Sodium intake may be linked with the changes that occur in the heart’s left ventricle of patients with chronic kidney disease (CKD). Interventions that reduce sodium intake, such as reducing the use of salt, might improve cardiovascular outcomes in these patients.
The study with these findings, “Skin Sodium Concentration Correlates with Left Ventricular Hypertrophy in CKD,” was published in the Journal of the American Society of Nephrology (JASN).
CKD patients have an extremely high risk of developing cardiovascular disease (CVD) compared to the general population, so much so that in the early stages of CKD, patients are more likely to die of heart disease than they are to progress to end-stage renal disease.
The increased risk of cardiovascular disease in patients with CKD is in part related to left ventricular hypertrophy (LVH), an enlargement and thickening (hypertrophy) of the walls of the heart’s main pumping chamber (left ventricle). But the biological mechanisms that lead to LVH in patients with CKD have not been fully understood.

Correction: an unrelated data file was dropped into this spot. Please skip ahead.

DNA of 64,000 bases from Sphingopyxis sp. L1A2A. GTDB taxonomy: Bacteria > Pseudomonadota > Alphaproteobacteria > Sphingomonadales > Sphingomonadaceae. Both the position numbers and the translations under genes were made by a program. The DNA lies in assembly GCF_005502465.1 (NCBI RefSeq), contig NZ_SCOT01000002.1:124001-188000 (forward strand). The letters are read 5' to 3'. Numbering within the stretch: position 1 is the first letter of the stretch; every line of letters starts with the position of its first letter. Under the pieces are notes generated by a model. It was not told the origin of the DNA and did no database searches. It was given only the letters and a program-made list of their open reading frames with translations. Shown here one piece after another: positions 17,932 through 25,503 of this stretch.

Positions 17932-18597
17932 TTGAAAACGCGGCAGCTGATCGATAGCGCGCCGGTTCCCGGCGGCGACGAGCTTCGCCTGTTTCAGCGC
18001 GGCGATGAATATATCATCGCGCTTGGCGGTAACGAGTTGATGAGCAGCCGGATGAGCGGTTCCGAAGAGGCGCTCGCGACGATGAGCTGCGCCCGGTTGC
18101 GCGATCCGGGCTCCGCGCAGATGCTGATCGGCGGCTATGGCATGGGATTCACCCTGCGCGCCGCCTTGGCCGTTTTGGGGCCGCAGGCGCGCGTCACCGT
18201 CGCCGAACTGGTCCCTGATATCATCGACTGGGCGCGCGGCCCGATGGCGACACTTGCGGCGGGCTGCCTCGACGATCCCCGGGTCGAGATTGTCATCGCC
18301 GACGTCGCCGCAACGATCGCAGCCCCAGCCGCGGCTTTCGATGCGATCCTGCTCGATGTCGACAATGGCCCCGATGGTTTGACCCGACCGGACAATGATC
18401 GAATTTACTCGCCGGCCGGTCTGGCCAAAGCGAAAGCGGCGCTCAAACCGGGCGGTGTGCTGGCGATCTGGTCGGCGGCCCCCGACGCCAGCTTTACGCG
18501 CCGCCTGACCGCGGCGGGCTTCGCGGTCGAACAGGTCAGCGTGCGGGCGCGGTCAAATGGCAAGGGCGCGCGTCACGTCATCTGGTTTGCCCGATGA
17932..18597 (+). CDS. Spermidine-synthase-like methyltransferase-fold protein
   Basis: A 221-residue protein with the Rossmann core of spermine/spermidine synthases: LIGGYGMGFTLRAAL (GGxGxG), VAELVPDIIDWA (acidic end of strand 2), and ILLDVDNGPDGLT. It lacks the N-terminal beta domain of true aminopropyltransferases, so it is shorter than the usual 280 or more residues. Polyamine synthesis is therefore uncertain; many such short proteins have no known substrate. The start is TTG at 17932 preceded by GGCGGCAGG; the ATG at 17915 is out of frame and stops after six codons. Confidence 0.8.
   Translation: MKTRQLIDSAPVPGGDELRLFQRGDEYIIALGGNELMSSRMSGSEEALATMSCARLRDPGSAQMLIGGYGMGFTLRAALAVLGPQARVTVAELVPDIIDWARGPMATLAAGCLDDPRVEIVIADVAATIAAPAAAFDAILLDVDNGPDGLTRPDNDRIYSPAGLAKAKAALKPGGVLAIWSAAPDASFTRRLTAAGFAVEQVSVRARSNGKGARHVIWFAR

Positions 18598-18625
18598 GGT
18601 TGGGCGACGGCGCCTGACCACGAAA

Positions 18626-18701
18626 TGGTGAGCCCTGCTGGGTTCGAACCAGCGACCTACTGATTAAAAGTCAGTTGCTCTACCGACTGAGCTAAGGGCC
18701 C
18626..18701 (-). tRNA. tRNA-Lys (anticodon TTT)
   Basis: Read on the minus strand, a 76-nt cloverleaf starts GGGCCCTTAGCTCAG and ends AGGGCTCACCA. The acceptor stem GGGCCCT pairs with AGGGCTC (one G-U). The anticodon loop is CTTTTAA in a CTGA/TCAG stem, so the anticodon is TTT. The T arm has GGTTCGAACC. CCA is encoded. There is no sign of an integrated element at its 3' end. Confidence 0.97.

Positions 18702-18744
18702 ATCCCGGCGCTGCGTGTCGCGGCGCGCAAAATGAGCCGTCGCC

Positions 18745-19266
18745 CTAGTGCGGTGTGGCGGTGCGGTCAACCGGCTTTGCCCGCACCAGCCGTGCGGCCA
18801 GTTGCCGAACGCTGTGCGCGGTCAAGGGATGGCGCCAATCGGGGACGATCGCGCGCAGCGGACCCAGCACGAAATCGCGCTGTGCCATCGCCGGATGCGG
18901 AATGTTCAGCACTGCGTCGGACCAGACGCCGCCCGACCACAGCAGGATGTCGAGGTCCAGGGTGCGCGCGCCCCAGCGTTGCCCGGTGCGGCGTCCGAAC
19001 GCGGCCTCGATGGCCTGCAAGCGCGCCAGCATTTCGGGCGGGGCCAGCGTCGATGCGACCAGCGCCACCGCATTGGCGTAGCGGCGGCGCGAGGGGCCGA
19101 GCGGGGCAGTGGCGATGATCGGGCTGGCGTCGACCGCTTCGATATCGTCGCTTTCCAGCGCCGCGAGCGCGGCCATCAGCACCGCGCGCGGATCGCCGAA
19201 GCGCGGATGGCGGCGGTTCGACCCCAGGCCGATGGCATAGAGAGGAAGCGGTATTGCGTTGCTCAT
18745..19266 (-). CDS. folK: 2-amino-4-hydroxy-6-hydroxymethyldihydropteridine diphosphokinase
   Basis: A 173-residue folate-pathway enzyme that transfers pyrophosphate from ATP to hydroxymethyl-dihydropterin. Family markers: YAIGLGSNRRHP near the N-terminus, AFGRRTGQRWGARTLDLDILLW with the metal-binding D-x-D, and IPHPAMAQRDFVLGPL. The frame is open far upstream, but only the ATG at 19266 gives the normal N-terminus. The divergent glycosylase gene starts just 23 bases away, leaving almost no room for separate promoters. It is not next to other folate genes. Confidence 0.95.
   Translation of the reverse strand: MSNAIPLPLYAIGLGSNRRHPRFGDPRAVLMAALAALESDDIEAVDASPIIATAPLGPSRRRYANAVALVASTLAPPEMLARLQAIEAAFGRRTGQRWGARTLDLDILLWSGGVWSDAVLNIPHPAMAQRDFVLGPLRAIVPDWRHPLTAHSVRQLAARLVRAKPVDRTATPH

Increased sodium intake is associated with increased blood pressure, and some studies suggest that sodium intake might be associated with left ventricular hypertrophy in patients with CKD.
Recent studies have shown that the skin and muscle may store sodium. In light of these findings, a research team led by Markus Schneider, MD, at the University of Erlangen-Nuremberg in Germany questioned whether sodium deposits in the skin would be associated to the degree of LVH in CKD patients.
The research team examined the content of sodium in the skin of 99 patients with mild to moderate CKD (42 women; average age of 65), and evaluated patients’ total body water levels, 24-hour blood pressure, and left ventricular mass.
They found that skin sodium content was associated with systolic blood pressure, whereas total body water was not. They also found that skin sodium content was more strongly associated with left ventricular mass than total body water.
Moreover, the team found that skin sodium content explains left ventricular mass, and this was not affected by patients’ blood pressure or total body water.
“We believe that skin sodium reflects deposition of excess sodium,” Schneider said, according to a news release. “Our finding of a strong relationship between skin sodium and changes in the structure of the heart suggests that interventions that reduce skin sodium content — for example, dietary sodium restriction or medications that lead to increased sodium excretion — may have beneficial effects on the heart in patients with kidney disease.”